Coreth wrinkled his nose. “No,” he said flatly, “the Dano III, Prince Gaal, and the Freilo will all be decommissioned in the coming months and taken to the Federation boneyards at Gravis II. The Melora and the Tyan will go into reserve duty, while the Soltok will remain active leading the newly formed Elasian Security Force.”

He continued unprompted. “Not everyone in the military has been happy about disarmament, or the democratization of  our government. But it was the right thing to do. It was the only thing to do.”

Asher lifted a brow, but  sensed he should politely end the conversation. “Well, again your highness, thank you for the tour. It was most enjoyable, but I shouldn’t monopolize you. In fact, if you'll excuse me, I should catch up with Captain Hamlet.” 

Smiling, Coreth nodded and Asher slipped away with a deep sigh of relief before making his way over to Hamlet. 

“How was the tour?”

“It’s a big ship.”

“The Elasians don’t ever do anything small.”

Asher nodded in agreement, taking a drink of wine before a waiter refilled his glass. Hamlet was breezy enough while they were in a group of other commanders, but sobered as he pulled Asher aside surreptitiously. 

The sudden mood change worried Asher, but he wasn’t deep enough into the wine to have lost his poker face. When he was sure they were out of earshot, Hamlet took a deep breath. “I have an assignment for you.”

“Me -- or my ship?”

“You, personally. “

Asher lifted his brow. 

“Strictly on the QT.”

Unable to hide his frown, Asher nodded his understanding. “What’s  up?”

“Despite putting a lot of resources into it, Intelligence still hasn’t ferreted out the identity of the third party broker. Both the Elasians and the Cardassians have said that their agreement required  strict non-disclosure.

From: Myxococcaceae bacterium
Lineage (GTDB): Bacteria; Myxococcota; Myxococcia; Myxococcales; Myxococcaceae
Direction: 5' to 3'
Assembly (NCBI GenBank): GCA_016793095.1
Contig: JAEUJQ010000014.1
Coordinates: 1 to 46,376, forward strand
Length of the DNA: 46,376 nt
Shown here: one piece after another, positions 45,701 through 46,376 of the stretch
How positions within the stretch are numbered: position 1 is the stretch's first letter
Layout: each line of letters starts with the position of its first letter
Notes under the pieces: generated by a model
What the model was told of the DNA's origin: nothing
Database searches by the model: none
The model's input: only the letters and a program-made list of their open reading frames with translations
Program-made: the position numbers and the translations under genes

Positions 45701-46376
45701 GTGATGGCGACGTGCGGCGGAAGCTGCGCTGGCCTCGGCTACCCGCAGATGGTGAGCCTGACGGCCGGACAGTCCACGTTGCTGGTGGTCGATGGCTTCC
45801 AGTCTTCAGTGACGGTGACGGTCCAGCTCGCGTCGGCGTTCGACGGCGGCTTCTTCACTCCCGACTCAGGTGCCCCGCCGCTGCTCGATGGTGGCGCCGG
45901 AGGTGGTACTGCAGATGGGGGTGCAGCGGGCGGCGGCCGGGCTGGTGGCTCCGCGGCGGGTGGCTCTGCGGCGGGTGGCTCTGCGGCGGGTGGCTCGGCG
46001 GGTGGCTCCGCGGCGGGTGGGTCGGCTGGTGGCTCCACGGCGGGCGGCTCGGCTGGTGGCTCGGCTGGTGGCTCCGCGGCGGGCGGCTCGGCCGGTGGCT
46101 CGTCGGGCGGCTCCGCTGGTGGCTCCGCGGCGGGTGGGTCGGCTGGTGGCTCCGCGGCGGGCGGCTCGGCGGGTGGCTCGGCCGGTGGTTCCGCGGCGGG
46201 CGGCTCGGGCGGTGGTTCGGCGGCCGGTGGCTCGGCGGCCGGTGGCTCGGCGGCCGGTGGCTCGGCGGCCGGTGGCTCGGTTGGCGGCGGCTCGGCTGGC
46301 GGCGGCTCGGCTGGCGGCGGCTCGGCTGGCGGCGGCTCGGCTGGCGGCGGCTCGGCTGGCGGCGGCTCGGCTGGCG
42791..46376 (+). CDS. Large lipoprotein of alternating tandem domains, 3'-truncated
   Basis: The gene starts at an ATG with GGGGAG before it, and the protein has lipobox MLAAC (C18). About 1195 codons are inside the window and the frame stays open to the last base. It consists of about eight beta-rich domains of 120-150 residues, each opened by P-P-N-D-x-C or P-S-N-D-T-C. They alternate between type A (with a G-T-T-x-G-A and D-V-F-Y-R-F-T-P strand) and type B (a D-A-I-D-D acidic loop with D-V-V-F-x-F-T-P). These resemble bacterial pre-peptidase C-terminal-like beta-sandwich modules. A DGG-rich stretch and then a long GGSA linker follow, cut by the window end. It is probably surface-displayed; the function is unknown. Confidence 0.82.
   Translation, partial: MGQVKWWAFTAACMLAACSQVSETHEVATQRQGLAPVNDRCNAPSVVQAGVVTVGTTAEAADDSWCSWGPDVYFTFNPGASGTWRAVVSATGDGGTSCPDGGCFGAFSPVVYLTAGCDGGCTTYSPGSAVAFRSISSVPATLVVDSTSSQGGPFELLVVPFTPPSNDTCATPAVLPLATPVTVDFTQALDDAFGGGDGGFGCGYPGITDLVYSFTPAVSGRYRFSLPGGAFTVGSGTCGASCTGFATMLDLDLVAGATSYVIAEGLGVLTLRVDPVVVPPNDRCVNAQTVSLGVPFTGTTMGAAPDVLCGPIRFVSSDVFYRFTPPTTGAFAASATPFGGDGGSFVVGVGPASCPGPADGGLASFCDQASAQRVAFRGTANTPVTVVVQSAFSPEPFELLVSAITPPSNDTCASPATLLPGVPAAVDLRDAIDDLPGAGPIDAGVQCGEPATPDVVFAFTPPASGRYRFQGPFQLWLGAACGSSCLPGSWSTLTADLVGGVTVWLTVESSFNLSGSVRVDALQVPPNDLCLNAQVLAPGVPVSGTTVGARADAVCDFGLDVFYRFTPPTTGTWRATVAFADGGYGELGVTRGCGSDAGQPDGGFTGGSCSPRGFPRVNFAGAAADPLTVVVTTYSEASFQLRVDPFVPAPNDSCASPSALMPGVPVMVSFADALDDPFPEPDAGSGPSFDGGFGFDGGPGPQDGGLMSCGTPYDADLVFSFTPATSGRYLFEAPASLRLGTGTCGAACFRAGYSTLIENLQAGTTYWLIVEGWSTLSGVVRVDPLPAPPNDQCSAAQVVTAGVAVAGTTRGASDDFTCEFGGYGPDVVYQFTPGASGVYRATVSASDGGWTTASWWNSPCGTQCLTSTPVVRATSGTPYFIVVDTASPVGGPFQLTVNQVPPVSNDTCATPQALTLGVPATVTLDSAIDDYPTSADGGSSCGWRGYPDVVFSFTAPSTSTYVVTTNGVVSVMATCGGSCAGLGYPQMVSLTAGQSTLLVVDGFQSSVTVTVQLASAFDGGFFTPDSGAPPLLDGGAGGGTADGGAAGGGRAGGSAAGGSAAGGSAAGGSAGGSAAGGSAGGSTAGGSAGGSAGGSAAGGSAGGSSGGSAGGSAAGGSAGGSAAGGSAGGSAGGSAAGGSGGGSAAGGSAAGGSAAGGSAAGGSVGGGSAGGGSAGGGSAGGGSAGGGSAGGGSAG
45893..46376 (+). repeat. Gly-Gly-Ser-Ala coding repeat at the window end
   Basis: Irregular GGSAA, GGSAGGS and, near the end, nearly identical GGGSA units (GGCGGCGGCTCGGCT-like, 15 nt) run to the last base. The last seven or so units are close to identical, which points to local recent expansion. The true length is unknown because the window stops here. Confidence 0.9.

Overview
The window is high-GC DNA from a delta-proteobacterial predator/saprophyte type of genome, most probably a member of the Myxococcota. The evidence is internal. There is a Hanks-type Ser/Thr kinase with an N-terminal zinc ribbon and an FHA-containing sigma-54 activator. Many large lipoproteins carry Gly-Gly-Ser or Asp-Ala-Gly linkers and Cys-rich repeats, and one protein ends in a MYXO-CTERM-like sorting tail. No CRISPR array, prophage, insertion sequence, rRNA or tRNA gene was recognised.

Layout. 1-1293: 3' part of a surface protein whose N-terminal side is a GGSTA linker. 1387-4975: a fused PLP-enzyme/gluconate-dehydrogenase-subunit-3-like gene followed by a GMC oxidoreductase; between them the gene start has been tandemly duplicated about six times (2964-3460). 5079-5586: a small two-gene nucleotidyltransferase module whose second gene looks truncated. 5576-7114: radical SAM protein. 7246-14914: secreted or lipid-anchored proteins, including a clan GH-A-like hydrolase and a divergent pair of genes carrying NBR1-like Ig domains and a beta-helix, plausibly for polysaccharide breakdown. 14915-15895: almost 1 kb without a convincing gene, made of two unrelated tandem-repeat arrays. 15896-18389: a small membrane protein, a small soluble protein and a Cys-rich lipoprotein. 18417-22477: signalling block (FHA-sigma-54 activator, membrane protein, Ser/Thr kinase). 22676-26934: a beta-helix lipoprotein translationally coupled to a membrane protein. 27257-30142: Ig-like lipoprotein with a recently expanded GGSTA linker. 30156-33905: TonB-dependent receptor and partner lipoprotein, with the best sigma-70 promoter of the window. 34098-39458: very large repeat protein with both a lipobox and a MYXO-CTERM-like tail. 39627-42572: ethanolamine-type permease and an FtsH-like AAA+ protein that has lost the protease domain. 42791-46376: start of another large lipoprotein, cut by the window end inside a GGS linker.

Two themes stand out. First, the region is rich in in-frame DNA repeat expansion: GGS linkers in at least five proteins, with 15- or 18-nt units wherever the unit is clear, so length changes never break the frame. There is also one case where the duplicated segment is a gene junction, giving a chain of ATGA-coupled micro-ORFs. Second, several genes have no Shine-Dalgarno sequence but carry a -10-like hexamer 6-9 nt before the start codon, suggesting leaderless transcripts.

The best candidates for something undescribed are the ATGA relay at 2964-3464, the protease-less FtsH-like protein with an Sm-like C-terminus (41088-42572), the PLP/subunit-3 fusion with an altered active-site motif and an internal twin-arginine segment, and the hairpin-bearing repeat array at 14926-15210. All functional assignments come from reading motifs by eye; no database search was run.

“But the Council is concerned. We have a team on the surface working it, but I’d like you to see if you can find anything out from the Prince. He seems to like you.”

Asher’s brows went higher. “We talked a little and he showed me around the ship. That’s hardly a relationship.”

Hamlet held up a hand. “It’s still something.”

“Shouldn’t this go to someone more experienced with...” Asher’s voice dropped,  “that kind of thing? I am not a spy or even a diplomat. I am just a scientist.”

“I have people working on other angles,”  Hamlet made a motion to the room. “But hadn’t  got anyone to cover the Prince yet.”

“I’ll see what I can do,” Asher said, resigned to his fate. “But no promises.”

“That’s all I ask.”

The identity of the broker had continued to be an explosive topic in Federation discourse. Asher should have known there would be some clandestine plot to find it out. Afterall, there  were only so many people who could come up with the latinum equivalent to 20 billion Federation credits; and virtually all of the prime suspects had been eliminated so far. 

The Grand Nagus had personally given the Federation assurances that neither he nor any Ferengi were behind the deal, and had even taken the unusual step of having the Ferengi Commerce Authority complete a public audit of transactions.  The Klingons had neither the will or finances, and at any rate could have simply bought the ships directly off the Elasians. The Romulans were always suspects in any galactic intrigue, but Praetor Gaher had been among the loudest voices against the deal, second only to the Bajorans. That left only the smaller powers, none of which, according to Intel, had the finances.

Asher glanced over Hamlet’s shoulder to Prince Coreth.